Astronomers Have Tracked Down the Source of High Energy Cosmic Rays to Regions Within the Milky Way Itself

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Astronomers Have Tracked Down the Source of High Energy Cosmic Rays to Regions Within the Milky Way Itself

With a new observatory, a team of Chinese astronomers has found over a dozen sources of ultra-high-energy cosmic rays. And these sources do not come from a distant, exotic corner of the cosmos. They come from our own backyard.

Ultra-high energy cosmic rays (UHECR) are… quite energetic, typically a million times more energetic than our most powerful particle accelerators. They are also relatively rare, and as a result, astronomers have had difficulty pinpointing their origin.

But a team of Chinese scientists led by the Institute of High Energy Physics (IHEP) of the Chinese Academy of Sciences has dug deep into the origins of UHECRs with the recently built Large High Altitude Air Shower Observatory (LHAASO). LHAASO is currently being built in Daocheng, southwest China’s Sichuan Province, but the astronomers were able to use the completed half of the instrument for an eleven-month observation run.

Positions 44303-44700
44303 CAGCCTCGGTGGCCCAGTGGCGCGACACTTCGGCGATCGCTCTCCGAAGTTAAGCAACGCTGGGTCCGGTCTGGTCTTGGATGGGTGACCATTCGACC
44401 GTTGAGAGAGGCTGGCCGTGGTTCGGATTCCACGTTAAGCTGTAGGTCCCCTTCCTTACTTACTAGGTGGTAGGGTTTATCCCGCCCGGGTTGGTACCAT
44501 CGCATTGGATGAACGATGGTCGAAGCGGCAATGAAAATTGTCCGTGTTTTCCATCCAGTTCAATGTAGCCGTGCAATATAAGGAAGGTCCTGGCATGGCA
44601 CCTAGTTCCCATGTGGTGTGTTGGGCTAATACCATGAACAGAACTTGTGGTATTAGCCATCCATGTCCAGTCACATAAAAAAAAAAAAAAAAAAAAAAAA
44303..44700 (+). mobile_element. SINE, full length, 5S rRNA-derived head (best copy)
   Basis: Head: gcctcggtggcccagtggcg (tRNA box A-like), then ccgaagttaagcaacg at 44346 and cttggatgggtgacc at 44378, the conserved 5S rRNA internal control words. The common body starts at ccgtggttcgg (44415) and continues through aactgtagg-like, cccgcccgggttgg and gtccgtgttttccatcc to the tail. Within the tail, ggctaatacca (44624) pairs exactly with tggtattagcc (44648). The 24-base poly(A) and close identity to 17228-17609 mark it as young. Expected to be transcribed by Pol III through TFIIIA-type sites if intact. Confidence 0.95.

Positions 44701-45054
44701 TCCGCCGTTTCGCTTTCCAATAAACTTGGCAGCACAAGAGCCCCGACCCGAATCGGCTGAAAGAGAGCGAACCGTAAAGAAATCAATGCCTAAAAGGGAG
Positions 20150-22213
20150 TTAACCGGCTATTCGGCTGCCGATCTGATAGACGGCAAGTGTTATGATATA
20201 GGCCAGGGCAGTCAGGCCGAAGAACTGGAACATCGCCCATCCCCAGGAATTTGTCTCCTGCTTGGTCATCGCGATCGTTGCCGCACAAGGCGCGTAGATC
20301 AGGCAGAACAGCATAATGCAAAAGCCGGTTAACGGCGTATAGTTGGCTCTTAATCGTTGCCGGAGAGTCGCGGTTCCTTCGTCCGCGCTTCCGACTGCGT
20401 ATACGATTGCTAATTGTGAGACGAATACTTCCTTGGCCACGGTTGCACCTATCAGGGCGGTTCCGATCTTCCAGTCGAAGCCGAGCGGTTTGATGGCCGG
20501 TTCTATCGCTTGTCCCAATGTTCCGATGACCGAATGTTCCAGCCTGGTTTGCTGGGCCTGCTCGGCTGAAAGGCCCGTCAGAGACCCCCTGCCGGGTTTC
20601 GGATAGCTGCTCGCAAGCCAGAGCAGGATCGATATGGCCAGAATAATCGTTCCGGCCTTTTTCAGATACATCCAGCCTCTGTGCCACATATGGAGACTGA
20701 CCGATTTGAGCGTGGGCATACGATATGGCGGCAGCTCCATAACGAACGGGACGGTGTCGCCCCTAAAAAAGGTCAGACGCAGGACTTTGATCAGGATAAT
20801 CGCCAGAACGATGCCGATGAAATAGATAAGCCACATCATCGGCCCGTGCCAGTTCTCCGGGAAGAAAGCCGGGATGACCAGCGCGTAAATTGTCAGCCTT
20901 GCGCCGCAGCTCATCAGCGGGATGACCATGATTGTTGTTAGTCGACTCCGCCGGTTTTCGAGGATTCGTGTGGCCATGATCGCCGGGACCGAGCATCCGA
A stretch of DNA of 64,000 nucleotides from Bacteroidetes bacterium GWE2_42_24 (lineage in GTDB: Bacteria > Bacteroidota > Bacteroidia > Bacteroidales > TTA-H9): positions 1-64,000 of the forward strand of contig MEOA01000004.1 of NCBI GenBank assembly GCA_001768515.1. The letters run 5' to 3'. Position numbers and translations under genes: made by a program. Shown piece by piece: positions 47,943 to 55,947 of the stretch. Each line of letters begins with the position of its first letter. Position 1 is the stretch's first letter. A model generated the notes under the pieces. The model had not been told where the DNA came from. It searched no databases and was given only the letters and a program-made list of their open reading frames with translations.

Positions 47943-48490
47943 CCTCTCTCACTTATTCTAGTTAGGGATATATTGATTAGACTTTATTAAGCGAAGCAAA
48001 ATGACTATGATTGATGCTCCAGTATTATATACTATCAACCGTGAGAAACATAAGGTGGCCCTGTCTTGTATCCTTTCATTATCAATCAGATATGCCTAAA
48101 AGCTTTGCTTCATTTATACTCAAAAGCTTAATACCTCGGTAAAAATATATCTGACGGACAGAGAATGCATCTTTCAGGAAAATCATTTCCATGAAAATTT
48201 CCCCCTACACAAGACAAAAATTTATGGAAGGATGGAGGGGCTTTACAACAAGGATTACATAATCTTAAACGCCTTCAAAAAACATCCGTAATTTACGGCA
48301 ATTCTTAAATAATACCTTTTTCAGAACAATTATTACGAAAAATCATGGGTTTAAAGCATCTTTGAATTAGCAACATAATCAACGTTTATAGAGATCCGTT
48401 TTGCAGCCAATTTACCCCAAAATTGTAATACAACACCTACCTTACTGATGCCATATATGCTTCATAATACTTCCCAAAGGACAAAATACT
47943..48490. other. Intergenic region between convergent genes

They found a dozen sources of UHECRs as well as a few high-energy photons, including one with an energy of 1.4 peta-electron-volts (quadrillion electron-volts, or PeV), the most energetic photon ever observed.

All of these sources are in the Milky Way.

“These findings change our traditional understanding of the Milky Way and open an era of UHE gamma astronomy. These observations will lead us to rethink the mechanism by which high-energy particles are created and diffused in the Milky Way, ”said Cao Zhen, LHAASO chief scientist.

https://www.youtube.com/watch?v=VPcCC0ggVs4

“In addition, these observations will encourage us to explore violent celestial phenomena and their physical processes more deeply, as well as to test basic physical laws under extreme conditions,” said Cao.

The sources of the UHECRs include a multitude of nature’s own particle accelerators: newly formed giant stars, supernova explosions, massive star clusters, pulsar wind nebulae and more.

The entire LHAASO facility will be completed in 2021. “With the completion of LHAASO and the continuous collection of data, we can expect to find an unexplored ‘UHE universe’ full of surprising phenomena,” added He Huihai of IHEP.

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